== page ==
The second ice age during the Cryogenian period was not followed by the sudden and chaotic melting-back of the ice as previously thought, but ended with regular advances and retreats of the ice, according to research published by scientists from the University of Birmingham in the journal Nature Geoscience.
The researchers also found that the constant advance and retreat of ice during this period was caused by the Earth wobbling on its axis.
These ice ages are explained by a theory of Snowball Earth, which says that they represent the most extreme climatic conditions the world has ever known and yet they ended quite abruptly 635 million years ago. Little was known about how they ended – until now.
For the study, the scientists analysed sedimentary rocks from Svalbard, Norway that were laid down in that ice age. The deposits preserved a chemical record which showed high levels of CO2 were present in the atmosphere. Carbon dioxide was low when the ice age started, and built up slowly over millions of years when the whole Earth was very cold – this period is represented only by frost-shattered rubble under the sediments.
Eventually the greenhouse warmth in the atmosphere from carbon dioxide caused enough melting for glaciers to erode, transport and deposit sediment. The sedimentary layers showed ice retreat and advance as well as cold arid conditions. They reveal a time when glacial advances alternated with even more arid, chilly periods and when the glaciers retreated, rivers flowed, lakes formed, and yet simple life survived.
As theory predicts, this icy Earth with a hot atmosphere rich in carbon dioxide had reached a ‘Goldilocks’ zone – too warm to stay completely frozen, too cold to lose its ice, but just right to record more subtle underlying causes of ancient climate change.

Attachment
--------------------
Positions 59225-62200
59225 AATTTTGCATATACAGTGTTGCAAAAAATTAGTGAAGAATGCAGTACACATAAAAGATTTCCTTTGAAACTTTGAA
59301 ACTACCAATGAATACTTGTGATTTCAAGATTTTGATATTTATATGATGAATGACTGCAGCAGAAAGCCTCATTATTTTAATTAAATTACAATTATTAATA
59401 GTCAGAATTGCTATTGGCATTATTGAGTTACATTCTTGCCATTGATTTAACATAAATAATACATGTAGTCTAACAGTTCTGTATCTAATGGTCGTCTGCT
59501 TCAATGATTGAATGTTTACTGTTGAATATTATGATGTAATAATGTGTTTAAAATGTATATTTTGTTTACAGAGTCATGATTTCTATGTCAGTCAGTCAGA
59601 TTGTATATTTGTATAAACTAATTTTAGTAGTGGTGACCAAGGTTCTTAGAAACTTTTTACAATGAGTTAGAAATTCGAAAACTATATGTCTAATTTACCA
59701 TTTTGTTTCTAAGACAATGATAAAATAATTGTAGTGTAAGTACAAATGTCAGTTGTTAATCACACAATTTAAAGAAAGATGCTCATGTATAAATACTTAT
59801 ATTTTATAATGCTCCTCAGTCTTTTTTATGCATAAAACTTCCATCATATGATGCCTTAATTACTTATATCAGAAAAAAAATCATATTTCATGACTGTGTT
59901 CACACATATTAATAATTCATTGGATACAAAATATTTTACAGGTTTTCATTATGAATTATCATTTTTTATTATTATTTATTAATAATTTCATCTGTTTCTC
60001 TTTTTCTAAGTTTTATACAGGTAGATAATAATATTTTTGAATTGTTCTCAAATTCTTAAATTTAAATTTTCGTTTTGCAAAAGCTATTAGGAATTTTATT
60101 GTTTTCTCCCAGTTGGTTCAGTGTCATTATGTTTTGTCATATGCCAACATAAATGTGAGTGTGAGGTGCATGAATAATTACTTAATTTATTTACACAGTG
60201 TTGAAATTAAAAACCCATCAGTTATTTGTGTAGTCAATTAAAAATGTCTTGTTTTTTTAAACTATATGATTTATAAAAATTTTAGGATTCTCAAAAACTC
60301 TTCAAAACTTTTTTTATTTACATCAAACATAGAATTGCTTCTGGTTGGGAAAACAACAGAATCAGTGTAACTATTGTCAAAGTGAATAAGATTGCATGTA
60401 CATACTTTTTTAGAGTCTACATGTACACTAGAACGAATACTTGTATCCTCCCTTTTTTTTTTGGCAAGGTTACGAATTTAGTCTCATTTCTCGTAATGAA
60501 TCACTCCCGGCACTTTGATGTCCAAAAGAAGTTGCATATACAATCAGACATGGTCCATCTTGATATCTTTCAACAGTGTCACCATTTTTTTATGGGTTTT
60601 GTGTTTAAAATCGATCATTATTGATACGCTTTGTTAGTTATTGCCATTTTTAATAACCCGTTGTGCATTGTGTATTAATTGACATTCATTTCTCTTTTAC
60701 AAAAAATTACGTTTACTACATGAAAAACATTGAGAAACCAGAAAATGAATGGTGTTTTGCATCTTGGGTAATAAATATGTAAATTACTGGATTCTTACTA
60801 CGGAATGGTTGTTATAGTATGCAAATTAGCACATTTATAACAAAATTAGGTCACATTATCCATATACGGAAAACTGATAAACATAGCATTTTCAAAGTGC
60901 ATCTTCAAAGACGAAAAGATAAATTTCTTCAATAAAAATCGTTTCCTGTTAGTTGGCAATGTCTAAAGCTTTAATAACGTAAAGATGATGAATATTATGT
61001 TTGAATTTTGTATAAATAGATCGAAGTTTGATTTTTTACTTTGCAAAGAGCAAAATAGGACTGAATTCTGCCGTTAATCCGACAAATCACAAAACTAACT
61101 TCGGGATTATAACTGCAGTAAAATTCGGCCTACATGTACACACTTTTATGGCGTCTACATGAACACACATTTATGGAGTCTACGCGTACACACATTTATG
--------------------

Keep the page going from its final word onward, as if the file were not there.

The geological researchers invited a French group of physicists who produce sophisticated climate models to test their theory that the advances and retreats of ice during this period were caused by the Earth wobbling on its axis in 20,000 year periods. The rocks and the models agreed: slight wobbles of the Earth on its spin axis caused differences in the heat received at different places on the Earth’s surface. These changes were small, but enough over thousands of years to cause a change in the places where snow accumulated or melted, leading the glaciers to advance and retreat. During this time the whole Earth would have looked like the Dry Valley regions of Antarctica – a very dry landscape, with lots of bare ground, but also containing glaciers up to 3 km thick.
Professor Ian Fairchild, lead investigator from the University of Birmingham’s School of Geography, Earth and Environmental Sciences, said: ‘We now have a much richer story about what happened at the end of the Snowball Earth period. The sediment analysis has given us a unique window on what happened so many millions of years ago. We know that the Earth’s climate is controlled by its orbit, and we can now see the effect of that in this ancient ice age too.’